image-columbo-one-more-thingLieutenant Columbo, the verbose, disheveled homicide detective in the self-named TV crime drama, Columbo, was quite popular. In fact the show ran for 13 straight seasons! Columbo would ask questions incessantly. You never really knew if his questions really had anything to do with the case or not. He’d ask questions about everything, your lunch, the furniture, your car…everything.

Being a network engineer is a bit like being Columbo sometimes—asking question after question trying to get to the root of the problem. We sometimes ask so many questions that our clients can start to get frustrated. But, rest assured, just like our favorite TV detective, every question is important.

There are so many little pieces of information an engineer may need to accurately diagnose an issue. How often does the issue occur? What time of the day? When did the problem first happen? The list goes on and on.

Even more important than the questions are the answers. You would be surprised how often some of our questions are not answered accurately or truthfully. The reasons vary from users who are afraid of being blamed for causing the issue to users that feel the question isn’t pertinent so they don’t really think about the question before answering. I like to say that lying to your computer guy is a bit like lying to your doctor. It doesn’t help anybody. The more completely and accurately you can answer the questions, the quicker we can get the issue resolved.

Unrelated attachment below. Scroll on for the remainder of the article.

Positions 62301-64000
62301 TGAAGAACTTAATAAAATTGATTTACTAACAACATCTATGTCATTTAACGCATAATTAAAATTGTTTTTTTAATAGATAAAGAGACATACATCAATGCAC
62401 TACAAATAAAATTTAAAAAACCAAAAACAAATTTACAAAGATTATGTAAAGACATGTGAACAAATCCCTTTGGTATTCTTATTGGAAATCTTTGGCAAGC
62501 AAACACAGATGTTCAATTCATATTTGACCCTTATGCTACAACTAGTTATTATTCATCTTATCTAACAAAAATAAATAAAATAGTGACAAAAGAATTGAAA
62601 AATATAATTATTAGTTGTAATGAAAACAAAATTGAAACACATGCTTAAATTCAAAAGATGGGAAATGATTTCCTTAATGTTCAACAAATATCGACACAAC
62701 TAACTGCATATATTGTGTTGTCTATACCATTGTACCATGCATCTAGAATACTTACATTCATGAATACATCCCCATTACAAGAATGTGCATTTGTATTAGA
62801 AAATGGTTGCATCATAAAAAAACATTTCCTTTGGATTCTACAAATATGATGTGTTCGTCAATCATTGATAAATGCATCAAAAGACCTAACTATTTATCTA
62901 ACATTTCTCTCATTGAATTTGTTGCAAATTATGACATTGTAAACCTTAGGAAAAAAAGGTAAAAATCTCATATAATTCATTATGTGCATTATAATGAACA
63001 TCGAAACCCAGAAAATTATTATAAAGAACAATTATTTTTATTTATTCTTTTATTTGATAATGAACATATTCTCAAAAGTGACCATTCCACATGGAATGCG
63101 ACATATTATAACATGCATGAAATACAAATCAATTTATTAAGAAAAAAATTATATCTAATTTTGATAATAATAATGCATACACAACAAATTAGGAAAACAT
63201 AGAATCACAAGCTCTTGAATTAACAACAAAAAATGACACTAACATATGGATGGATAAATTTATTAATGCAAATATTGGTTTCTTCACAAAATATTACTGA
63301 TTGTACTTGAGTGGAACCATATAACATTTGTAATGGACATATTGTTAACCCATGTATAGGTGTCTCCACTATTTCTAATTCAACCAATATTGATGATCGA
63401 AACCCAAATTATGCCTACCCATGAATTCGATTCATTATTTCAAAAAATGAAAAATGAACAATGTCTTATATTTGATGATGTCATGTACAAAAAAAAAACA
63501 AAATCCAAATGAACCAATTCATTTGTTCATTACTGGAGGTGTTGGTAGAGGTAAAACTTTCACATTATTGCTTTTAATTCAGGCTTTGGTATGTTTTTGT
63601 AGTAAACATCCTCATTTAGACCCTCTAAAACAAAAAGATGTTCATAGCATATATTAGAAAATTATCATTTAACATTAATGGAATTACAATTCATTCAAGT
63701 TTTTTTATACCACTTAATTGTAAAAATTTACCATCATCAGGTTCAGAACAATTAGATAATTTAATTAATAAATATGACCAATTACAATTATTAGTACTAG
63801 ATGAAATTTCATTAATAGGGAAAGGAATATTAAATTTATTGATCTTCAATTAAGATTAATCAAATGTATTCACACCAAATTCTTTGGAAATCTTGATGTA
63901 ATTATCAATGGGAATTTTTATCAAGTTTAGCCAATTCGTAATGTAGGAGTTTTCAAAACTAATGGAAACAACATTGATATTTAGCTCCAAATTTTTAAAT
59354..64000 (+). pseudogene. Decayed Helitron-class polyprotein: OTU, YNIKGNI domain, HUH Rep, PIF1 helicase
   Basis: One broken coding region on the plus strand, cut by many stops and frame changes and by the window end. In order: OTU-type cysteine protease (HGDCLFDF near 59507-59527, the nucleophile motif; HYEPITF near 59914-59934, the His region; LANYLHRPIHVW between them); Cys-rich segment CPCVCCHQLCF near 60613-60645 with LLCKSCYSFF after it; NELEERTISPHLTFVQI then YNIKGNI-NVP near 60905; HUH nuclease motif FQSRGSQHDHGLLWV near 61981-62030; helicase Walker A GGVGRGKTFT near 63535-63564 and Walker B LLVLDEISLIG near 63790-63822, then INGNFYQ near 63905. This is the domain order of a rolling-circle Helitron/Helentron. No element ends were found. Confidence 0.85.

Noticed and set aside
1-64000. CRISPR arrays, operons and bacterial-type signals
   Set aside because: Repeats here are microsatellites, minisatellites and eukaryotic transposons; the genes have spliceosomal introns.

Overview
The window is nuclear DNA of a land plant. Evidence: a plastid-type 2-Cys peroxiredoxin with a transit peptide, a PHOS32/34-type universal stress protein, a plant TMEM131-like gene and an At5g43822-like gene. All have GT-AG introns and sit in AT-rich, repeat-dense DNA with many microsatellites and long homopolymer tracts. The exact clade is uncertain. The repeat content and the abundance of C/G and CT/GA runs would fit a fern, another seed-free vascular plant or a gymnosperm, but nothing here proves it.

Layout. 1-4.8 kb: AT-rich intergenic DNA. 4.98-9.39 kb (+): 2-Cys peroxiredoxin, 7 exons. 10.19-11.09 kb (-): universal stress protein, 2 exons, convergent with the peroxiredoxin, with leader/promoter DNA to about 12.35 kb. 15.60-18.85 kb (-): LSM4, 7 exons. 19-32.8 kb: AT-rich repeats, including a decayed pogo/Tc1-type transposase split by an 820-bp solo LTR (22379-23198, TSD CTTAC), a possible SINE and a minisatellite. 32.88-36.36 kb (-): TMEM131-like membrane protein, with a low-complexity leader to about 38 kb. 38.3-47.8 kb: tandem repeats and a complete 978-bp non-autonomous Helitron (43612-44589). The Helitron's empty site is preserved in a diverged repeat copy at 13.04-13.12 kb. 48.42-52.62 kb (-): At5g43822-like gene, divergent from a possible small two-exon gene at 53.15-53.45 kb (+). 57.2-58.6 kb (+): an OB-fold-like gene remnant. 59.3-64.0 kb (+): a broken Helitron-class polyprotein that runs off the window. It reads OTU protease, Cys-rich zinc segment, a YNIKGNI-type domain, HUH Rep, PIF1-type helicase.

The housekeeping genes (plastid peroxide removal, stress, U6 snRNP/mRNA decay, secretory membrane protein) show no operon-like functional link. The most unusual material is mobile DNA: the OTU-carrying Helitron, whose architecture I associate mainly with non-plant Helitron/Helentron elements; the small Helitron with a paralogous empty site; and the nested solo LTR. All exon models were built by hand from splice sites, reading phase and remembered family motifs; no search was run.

Take, for example, a fairly-straightforward issue like not receiving an email that was sent to you. Seems easy enough, “When Joe Smith sends me an email, I don’t get it.” Well to accurately diagnose a “simple” issue like this, we need to ask a few things like: What is the sender’s email address? Is the sender able to send to other users in your company? Can other people at the sender’s company send you email? Have you checked your junk email folder? Did the sender receive an error or an email rejection? There may even be more questions depending on the answers to some of these. The more complicated the issue, the more questions we are likely to have to ask.

We certainly understand how busy everybody is, and the last thing you want to do is spend time answering a bunch of questions. But think about it…wouldn’t you rather spend a few minutes answering questions that will help us get to the bottom of the issue, rather than us just taking a guess at what the issue might be? We’re sure you’d prefer the first option.

So the next time your computer guy is driving you crazy asking a ton of questions, remember, they are just trying to get to the root of the problem as effectively as possible.

Oh, there’s just one more thing…

First published in our February 2016 IT Radix Resource newsletter

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